When was the last time you totally botched Christmas dinner?

Last year? Once, a few years back? Never ever?

If you said never, it’s okay — no need to fib. It happens to the best of us and for a variety of reasons.

Maybe you were attempting to spin too many proverbial plates and got distracted. Maybe your mind was somewhere else (that glass of Cabernet, perhaps). Maybe your visiting mother-in-law was breathing down your neck. Maybe you tried to cut some culinary corners and didn’t fully follow the recipe. Maybe you were distracted, frazzled, rushed or simply don’t enjoy preparing elaborate traditional holiday meals and, as such, half-assed it. Maybe you are indeed a talented cook but have impossibly high standards for yourself and wound up buckling under pressure.

This is all okay — your friends and family will forgive you. Or forget. Ideally, they’ll never even know that an ill-fated side of roasted apples and Brussels sprouts was quietly slipped, in its entirety, into the trash before it had the chance to be presented at the dinner table.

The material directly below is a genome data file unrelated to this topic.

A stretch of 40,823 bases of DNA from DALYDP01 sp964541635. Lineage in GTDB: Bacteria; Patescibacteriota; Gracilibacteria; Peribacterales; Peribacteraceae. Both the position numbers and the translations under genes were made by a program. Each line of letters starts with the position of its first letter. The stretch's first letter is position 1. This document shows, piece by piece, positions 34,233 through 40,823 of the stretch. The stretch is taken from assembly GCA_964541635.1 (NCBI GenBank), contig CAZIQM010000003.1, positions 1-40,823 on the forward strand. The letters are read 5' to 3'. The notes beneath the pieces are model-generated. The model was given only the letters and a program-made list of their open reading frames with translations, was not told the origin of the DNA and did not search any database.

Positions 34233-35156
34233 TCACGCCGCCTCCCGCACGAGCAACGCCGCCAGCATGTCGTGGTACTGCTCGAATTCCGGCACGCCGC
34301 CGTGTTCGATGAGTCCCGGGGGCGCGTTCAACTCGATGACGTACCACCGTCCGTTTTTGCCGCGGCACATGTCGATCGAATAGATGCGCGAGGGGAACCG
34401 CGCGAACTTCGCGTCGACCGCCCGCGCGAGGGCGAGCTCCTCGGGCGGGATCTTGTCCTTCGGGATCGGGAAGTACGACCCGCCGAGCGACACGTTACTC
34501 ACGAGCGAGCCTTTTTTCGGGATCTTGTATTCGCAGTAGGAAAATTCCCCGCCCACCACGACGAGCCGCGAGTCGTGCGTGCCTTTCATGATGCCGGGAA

And herein lies a major issue with food waste and the holidays. Food waste levels don’t necessarily skyrocket during the season of curdled eggnog and crying fits in the kitchen because of volume — and the obscene amount of leftovers that result. Mount Rainer-sized mounds of cast-off fruitcake don’t have much to do with it either.

According to new research conducted by British supermarket chain Sainsbury’s and shared by the Guardian, so much waste is generated in the kitchen around Christmastime because a majority of us simply have no clue how to properly cook or prepare certain items. It’s because of this ineptitude that so much food — some of it undercooked, some of it burnt to a crisp, some of it just frightful looking or downright inedible — ends up being chucked during the holidays.